Accessible only by boat, this preserve is a favorite of anglers because it boasts both saltwater and freshwater fishing. Bordering Florida's Gulf Coast between Cedar Key and Yankeetown, extensive salt marshes and tidal creeks create habitats for saltwater fish, crabs, and shellfish. The park's uplands protect a remnant of the Gulf Hammock that once spanned thousands of acres between the Suwannee and Withlacoochee rivers. Endangered and threatened species-including West Indian manatees, bald eagles, American alligators, and Florida black bears-live or feed within the preserve. Although there aren't any marked foot trails, nature enthusiasts can enjoy wildlife viewing from a canoe.
St. Lucie Inlet Preserve State Park
This classic Florida barrier island is accessible only by boat, but it is worth the ride. A boardwalk takes visitors across mangrove forests and hammocks of live oaks, cabbage palms, paradise trees, and wild limes to a neatly preserved Atlantic beach. During the summer months, the island is an important nesting area for loggerhead, leatherback, and green turtles. They come ashore at night to dig holes in the beach sand where they lay their eggs. The preserve is a favorite for nature students interested in learning about the native flora and fauna of Florida barrier islands. Visitors come to swim, sunbathe, or picnic at the pavilion on the quiet beach. Others make the trip for the great surf fishing. Snorkeling and scuba diving are also popular activities.
Lake Louisa State Park
A short drive from Orlando, this park is noted for its six beautiful lakes, rolling hills, and scenic landscapes. Lake Louisa is the largest in a chain of 13 lakes connected by the Palatlakaha River, which is designated as an Outstanding Florida Waterway. Lake Louisa, Dixie Lake, and Hammond Lake, the park's most accessible lakes, provide access for fishing, canoeing, and kayaking. For hikers and backpackers, the park has over 20 miles of hiking trails with excellent opportunities for wildlife viewing.
Anclote Key Preserve State Park
Blue-green Gulf waters lap gently along the preserve´s beautiful four-mile-long beach. Located three miles off the coast of Tarpon Springs, this park is accessible only by private boat. Visitors must bring water and supplies; there are no provisions on the island. The park is home to at least 43 species of birds, including the American oystercatcher, bald eagle, and piping plover. A picturesque 1887 lighthouse stands as a sentinel on the southern end of the island. Visitors can swim and sunbathe at the beach, then fire up a grill and enjoy a picnic.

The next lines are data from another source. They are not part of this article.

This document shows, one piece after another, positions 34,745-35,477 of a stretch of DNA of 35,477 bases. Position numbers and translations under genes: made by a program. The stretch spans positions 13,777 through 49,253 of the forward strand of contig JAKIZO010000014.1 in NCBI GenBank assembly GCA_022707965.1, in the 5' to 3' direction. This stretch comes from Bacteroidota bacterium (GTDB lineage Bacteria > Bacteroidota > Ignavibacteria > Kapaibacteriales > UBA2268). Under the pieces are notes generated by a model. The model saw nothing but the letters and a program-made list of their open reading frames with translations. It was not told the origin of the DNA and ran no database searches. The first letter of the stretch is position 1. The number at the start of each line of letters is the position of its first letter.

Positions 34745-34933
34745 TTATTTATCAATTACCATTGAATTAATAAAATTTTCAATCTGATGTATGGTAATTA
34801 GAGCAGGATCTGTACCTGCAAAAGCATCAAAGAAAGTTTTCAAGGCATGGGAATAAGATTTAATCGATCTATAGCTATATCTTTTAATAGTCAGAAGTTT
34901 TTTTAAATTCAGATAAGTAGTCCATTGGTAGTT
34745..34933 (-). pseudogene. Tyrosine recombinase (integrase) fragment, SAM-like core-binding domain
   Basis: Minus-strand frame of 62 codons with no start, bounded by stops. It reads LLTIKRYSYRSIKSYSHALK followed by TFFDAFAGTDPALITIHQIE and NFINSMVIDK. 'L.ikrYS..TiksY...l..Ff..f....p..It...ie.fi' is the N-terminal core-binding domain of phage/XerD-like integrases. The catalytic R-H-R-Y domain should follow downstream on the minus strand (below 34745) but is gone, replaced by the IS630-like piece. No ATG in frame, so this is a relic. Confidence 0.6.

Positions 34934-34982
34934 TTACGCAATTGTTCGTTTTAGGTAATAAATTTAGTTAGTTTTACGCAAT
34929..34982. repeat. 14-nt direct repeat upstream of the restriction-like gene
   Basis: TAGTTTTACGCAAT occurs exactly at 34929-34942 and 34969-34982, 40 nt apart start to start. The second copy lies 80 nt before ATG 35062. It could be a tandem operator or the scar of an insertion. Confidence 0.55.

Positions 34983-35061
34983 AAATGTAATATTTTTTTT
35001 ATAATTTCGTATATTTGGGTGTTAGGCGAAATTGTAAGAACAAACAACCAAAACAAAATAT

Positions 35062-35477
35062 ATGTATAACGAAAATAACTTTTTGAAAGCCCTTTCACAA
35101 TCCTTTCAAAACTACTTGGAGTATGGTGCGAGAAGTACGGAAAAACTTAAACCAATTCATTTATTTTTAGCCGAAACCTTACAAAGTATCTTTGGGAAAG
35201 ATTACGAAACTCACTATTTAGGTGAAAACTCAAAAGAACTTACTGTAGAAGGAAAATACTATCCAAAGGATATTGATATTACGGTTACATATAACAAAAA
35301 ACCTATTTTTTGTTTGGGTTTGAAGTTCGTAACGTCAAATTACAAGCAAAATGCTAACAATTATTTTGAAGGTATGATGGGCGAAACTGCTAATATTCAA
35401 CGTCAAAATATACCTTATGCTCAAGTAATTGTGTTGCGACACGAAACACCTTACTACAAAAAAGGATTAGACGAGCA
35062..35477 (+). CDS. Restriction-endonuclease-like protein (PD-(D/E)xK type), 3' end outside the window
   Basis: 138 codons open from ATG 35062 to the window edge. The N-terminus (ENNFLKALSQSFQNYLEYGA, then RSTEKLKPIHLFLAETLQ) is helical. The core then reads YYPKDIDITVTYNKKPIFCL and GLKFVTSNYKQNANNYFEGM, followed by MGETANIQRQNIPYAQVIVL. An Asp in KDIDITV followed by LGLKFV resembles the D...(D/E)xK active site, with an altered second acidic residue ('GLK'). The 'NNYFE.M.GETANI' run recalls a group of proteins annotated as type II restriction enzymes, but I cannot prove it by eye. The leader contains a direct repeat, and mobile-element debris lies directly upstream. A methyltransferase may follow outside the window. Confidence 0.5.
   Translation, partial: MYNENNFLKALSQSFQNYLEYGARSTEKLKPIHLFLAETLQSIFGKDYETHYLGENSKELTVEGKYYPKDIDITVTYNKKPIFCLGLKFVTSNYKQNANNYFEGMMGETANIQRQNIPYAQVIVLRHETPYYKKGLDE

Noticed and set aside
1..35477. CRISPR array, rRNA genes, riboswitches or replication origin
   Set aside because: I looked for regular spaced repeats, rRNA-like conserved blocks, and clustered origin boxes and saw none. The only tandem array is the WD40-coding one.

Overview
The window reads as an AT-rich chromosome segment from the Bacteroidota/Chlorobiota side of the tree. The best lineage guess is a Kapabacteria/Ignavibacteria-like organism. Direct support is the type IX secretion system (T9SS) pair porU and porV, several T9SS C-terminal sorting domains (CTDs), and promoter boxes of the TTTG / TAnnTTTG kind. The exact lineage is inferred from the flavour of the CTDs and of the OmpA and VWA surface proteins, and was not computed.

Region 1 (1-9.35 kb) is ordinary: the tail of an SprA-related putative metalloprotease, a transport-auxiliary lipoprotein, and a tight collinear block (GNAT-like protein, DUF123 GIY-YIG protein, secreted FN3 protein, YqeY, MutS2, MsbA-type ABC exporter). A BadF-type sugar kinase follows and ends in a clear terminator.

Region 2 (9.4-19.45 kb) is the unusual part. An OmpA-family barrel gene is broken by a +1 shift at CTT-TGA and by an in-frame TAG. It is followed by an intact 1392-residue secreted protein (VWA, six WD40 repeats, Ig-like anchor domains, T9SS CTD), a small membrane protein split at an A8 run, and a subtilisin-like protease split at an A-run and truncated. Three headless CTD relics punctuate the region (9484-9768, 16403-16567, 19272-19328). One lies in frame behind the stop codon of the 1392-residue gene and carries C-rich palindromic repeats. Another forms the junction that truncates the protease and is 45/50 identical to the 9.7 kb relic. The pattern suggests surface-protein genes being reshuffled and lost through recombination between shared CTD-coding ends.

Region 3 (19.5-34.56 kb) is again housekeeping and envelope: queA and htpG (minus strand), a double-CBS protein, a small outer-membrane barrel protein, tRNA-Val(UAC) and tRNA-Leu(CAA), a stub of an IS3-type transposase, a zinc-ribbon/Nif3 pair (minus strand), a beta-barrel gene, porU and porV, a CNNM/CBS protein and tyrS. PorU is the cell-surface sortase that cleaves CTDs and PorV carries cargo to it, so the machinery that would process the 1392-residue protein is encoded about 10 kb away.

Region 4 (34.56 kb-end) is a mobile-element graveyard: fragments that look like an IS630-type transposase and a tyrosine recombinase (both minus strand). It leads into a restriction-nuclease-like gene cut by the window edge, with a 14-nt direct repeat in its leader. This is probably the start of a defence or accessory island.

Allen David Broussard Catfish Creek
Located on the Lake Wales Ridge, ADB Catfish Creek State Park contains some of the rarer habitats in Florida, and is home to several species of protected animals. The park offers six miles of hiking trails along with eight miles of equestrian trails; meandering through scrub, sandhill and flatwoods habitats to name a few. Wildlife viewing in the park is exceptional.
Fort Clinch State Park
A part of the park system since 1935, Fort Clinch is one of the most well-preserved 19th century forts in the country. Although no battles were fought here, it was garrisoned during both the Civil and Spanish-American wars. During the 1930s, the Civilian Conservation Corps began preserving and rebuilding many of the structures of the abandoned fort. Daily tours with period reenactors depicting garrison life bring the fort to life for visitors. Sunbathing, swimming, and beachcombing are popular activities at the beach. Anglers can fish from the pier or take advantage of excellent surf fishing. Hikers and bicyclists can enjoy a six-mile trail through the park. Self-guided nature trails provide opportunities to learn about and observe native plants and wildlife.
Kissimmee Prairie Preserve State Park
This preserve protects one of the largest remaining stretches of Florida dry prairie, home to an array of endangered plants and animals. While driving the five-mile-long road into the park, visitors can enjoy sweeping vistas of grasslands reminiscent of the Great Plains of the Midwest. The park offers excellent seasonal birding opportunities and is home to the endangered Florida grasshopper sparrow, as well as the crested caracara and sandhill crane. Over 100 miles of dirt roads allow hikers, bicyclists, and equestrians to explore prairies, wetlands, and shady hammocks. Ranger-led prairie buggy tours take visitors to remote areas of the park.
Crystal River Archaeological State Park
National Historic Landmark, this 61-acre, pre-Columbian, Native American site has burial mounds, temple/platform mounds, a plaza area, and a substantial midden. The six-mound complex is one of the longest continuously occupied sites in Florida. For 1,600 years the site served as an imposing ceremonial center for Native Americans. People traveled to the complex from great distances to bury their dead and conduct trade. It is estimated that as many as 7,500 Native Americans may have visited the complex every year. Although primarily an archaeological site, the park sits on the edge of an expansive coastal marsh. Anglers may catch saltwater and freshwater fish. As part of the Great Florida Birding Trail, the park offers bird-watchers the chance to observe a variety of birds. The park has a boat tour of the river every Friday, weather permitting.